The structure has been amended slightly. Britain is placed straight away in comparative perspective before attention focuses explicitly on employment relations actors, contexts, processes, and outcomes. Each of the chapters is written by authorities in the field and provides up to date analysis and commentary. A spine of chapters from the preceding volume have been revised and extensively updated and new chapters have been added to refine coverage of issues such as the private sector and developing legal institutions.
Overall, a picture emerges of an economy that is in incremental and contested transition. The imperatives of 'globalization' now infuse governance mechanisms that were once responsive principally to domestic agenda and employment standards are set now by the state that once were established through collective bargaining. It is this fragile and emerging model that will be tested significantly through sustained political and economic change.
"Completely revised, the latest edition of "Industrial
Relations" provides an invaluable guide to the actors, contexts,
processes and significant outcomes within British employment
relations. Based on a thorough review of the latest research, it is
essential reading for students, academics and those professionally
involved in employment relations and human resource
"This is a terrific collection of insightful analyses of British
workplace relations in a global context provided by leading
scholars. The chapters creatively utilize a multidisciplinary and
critical approach that reveals the continuing and unique value of
an industrial relations perspective. The volume cleverly assesses
how factors including increased demographic diversity,
organizational restructuring, globalization, and the reduced
coverage of collective bargaining are affecting the nature and
evolution of work and workplace relations. It is a must read.
"This volume definitely constitutes the most comprehensive and
best collection of empirical as well as analytical essays on
industrial relations in Great Britain. This substantially revised,
enlarged and updated version of its well known predecessors puts
the specific national experience in comparative context and
international perspective. A truly interdisciplinary volume by
leading authorities, this has to be highly recommended for domestic
as well as foreign scholars, practitioners and policy
"With working people facing the worst crisis in generations,
this book is a much needed reminder of the crucial importance of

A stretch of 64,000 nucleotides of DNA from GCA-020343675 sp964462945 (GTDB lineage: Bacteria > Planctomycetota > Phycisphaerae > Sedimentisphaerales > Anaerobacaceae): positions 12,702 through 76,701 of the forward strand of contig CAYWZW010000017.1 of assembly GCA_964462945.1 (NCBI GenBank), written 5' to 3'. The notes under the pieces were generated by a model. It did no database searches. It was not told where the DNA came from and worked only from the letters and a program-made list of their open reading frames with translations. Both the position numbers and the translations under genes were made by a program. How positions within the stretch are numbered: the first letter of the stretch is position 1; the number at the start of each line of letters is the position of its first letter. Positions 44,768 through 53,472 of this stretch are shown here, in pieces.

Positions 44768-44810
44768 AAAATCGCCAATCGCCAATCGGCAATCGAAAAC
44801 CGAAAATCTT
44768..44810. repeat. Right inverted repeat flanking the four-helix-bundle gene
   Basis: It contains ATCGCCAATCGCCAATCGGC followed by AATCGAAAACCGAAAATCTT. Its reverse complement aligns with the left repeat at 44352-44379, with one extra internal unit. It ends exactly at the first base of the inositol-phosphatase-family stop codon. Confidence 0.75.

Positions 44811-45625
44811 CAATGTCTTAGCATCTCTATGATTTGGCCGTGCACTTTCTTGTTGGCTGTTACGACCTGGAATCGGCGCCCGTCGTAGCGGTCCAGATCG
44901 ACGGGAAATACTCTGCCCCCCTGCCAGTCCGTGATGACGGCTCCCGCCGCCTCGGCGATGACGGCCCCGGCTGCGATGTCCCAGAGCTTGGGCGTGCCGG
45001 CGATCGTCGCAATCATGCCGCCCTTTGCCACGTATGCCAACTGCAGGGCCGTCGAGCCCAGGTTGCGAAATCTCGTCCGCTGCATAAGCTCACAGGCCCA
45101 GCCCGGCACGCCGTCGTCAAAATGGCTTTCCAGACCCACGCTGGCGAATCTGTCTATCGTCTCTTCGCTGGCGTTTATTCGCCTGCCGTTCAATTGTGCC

employment relations research in Britain. The 3rd edition of
"Industrial Relations," which coincides with the 40th anniversary
of the IRRU at Warwick University, provides a completely updated,
cutting-edge analysis by leading scholars on work and employment
developments in contemporary Britain. It delivers a most
informative view of modern employment, its problems and
possibilities. A must for students and practitioners in employment
relations, human resource management and industrial
In Union Voices, the result of a thirteen-year research project, three industrial relations scholars evaluate how labor unions fared in the political and institutional context created by Great Britain's New Labour government, which was in power from 1997 to 2010. Drawing on extensive empirical evidence, Melanie Simms, Jane Holgate, and Edmund Heery present a multilevel analysis of what organizing means in the UK, how it emerged, and what its impact has been.
Although the supportive legislation of the New Labour government led to considerable optimism in the late 1990s about the prospects for renewal, Simms, Holgate, and Heery argue that despite considerable evidence of investment, new practices, and innovation, UK unions have largely failed to see any significant change in their membership and influence. The authors argue that this is because of the wider context within which organizing activity takes place and also reflects the fundamental tensions within these initiatives. Even without evidence of any significant growth in labor influence across UK society more broadly, organizing campaigns have given many of the participants an opportunity to grow and flourish. The book presents their experiences and uses them to show how their personal commitment to organizing and trade unionism can sometimes be undermined by the tensions and tactics used during campaigns.
Published in association with Indian Society of Labour Economics Institute for Human DevelopmentThis book is perhaps the first attempt to study the menacing problem of lockouts in India which has plagued industries in the last three decades. Besides giving an overview of lockouts from 1961 to 1997, the author has made a special study of lockouts in West Bengal - the state with maximum number of man days lost due to lockouts in India. He suggests that the causes for lockouts put forward by the Indian government in the Labour Year Book as well as Labour in West Bengal (a publication of the West Bengal government) are not tenable since the data is based on the employers perception only. The major causes of lockouts, he suggests are: downsizing of labour and casualization, increasing workload of workers, absence of a long-term perspective by employers, failure to bring about technological up gradation, pre-occupation with short-term profits, inefficient management, inter-family disputes, indiscipline and violence to some extent and cost reduction during periods of low demand. While employers have succeeded subduing labour by using lockouts, the state has failed to find a durable solution to the underlying problems so that lockouts can be avoided altogether. The study concludes that while the state has tacitly submitted to the employers to earn higher profits by a system of exploitative efficiency, it has failed to provide economic justice to labour.